You may have heard that we have had bad flooding in parts of Iowa this Spring. I am very fortunate, I only had a few puddles in my basement. Some neighbors have reported having several feet of water in their homes.
I am a bit of a photojournalist at heart-so I had to get out and about and document what was going on. I have photographed car accidents, fires, and now flooding. Here I will share some tips on photojournalist type shoots in crisis situations.
1) Safety first. Not just yours, but everyone else's too. This means be alert to what is going on around you. Know where the police are and where they might want to go next. Stay out of the way of first responders-their jobs are more important than ours. They may be trying to save a life and I don't want to cause them any delay. Watch out for the big trucks and heavy equipment. Stay out of their way and out of their blind spots! All the great images in the world will not save you if you are under the wheels of a vehicle that weighs a few tons or more.
2) Be inconspicuous. That's the best way to avoid getting shooed off. This may mean leaving your best DSLR in the car with your tripods and walking to the scene with a P&S. That's OK, you will be able to get around and maneuver better to get the best camera position. Lugging a load of gear into a flood zone is not a lot of fun-and can be hazardous for your equipment.
3) Dress for conditions-especially wear good sturdy shoes or boots as appropriate and protective clothes as needed. Layer up in case the temperature changes and have a rain jacket or poncho handy. Even a garbage bag will do in a pinch :-)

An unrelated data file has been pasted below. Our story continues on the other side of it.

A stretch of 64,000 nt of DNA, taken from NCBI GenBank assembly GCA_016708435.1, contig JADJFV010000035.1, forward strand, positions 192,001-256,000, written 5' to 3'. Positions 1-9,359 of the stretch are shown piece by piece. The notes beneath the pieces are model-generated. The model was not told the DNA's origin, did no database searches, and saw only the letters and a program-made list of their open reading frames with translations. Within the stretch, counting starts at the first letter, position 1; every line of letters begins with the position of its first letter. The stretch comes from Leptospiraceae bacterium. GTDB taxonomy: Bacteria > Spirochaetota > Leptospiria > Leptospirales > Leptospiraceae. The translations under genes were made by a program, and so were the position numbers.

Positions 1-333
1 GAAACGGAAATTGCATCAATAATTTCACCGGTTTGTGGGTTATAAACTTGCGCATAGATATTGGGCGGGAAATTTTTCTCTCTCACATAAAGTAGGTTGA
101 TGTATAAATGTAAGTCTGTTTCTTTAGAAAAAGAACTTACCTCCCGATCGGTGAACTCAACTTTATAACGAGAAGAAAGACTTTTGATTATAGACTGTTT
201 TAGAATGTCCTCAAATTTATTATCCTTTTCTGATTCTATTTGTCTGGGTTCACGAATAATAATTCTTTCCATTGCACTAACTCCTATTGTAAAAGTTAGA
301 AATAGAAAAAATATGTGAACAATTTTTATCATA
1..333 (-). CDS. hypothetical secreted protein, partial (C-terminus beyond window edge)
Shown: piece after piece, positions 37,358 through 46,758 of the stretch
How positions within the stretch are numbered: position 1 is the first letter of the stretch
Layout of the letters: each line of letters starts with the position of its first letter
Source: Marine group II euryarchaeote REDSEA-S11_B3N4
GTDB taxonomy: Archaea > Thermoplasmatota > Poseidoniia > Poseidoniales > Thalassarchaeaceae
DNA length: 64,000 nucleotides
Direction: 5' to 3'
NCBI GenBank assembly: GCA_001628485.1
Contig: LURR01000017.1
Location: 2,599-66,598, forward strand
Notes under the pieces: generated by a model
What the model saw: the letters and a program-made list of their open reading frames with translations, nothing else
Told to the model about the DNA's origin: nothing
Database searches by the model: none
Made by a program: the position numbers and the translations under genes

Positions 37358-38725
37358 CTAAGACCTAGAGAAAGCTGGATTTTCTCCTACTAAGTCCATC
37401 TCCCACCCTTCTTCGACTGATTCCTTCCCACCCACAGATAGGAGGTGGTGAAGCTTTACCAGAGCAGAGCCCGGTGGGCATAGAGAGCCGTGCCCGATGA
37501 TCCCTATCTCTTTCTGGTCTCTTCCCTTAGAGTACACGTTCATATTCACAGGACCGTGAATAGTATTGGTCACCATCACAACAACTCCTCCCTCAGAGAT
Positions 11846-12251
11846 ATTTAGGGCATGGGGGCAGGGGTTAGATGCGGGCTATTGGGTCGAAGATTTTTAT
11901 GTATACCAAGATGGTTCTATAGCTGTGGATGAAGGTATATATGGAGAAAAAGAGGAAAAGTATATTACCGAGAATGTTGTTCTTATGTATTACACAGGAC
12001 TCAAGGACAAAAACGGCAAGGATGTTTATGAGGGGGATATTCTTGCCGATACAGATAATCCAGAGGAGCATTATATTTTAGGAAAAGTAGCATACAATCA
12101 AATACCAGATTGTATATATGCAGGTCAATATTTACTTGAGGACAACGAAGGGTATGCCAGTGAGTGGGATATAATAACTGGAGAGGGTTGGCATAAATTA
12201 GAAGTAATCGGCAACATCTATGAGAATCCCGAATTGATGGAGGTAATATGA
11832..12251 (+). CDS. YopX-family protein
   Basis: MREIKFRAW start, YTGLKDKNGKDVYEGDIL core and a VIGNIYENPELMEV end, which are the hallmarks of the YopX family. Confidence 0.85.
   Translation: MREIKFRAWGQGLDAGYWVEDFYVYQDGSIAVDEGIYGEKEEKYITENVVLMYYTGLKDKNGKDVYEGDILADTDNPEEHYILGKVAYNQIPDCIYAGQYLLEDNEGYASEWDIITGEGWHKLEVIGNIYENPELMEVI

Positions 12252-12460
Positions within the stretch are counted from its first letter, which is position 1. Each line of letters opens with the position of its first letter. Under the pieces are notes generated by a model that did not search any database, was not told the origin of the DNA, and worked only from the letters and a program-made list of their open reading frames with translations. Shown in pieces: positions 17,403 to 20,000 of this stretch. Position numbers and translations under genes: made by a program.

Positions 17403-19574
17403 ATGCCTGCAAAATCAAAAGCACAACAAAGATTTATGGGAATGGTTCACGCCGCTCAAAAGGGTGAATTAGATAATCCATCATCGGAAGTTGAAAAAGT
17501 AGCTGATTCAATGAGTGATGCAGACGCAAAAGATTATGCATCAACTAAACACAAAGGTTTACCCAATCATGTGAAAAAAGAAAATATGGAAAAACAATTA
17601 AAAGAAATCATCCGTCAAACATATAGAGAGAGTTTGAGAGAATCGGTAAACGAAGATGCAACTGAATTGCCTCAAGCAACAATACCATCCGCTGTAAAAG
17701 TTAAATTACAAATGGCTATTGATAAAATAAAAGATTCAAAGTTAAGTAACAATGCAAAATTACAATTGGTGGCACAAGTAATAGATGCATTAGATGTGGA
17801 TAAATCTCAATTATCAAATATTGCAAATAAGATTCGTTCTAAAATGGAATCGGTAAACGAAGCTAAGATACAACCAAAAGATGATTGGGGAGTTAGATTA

4) Be friendly. If the chance comes up, visit a bit with other bystanders. You will meet some great people and you may learn more about what is happening and get some great ideas for additional images.
5) Take lots of large pictures. You won't be able to control much but composition and the angle of light, so just keep shooting and worry about sorting out the good shots when you get home.
6) Take a variety of pictures. For example, I tend to put people in context so that the image shows how they are reacting to the environment around them. Other people have a natural tendency to zero in on facial expressions. Try to get both the close up emotional impact and the shots that tell the story behind the emotion, including all the context. It doesn't really take any longer, it's just about forcing yourself to go beyond your usual habits.
7) Be respectful. Understand that you are among people in crisis and treat them kindly, just because it is the right thing to do. Lend a hand and help them out if you get a chance.
Here is an image of flood preparations in Iowa City. I hope to have a couple more flood images online soon.
Photo credits: Cjh Photography Llc.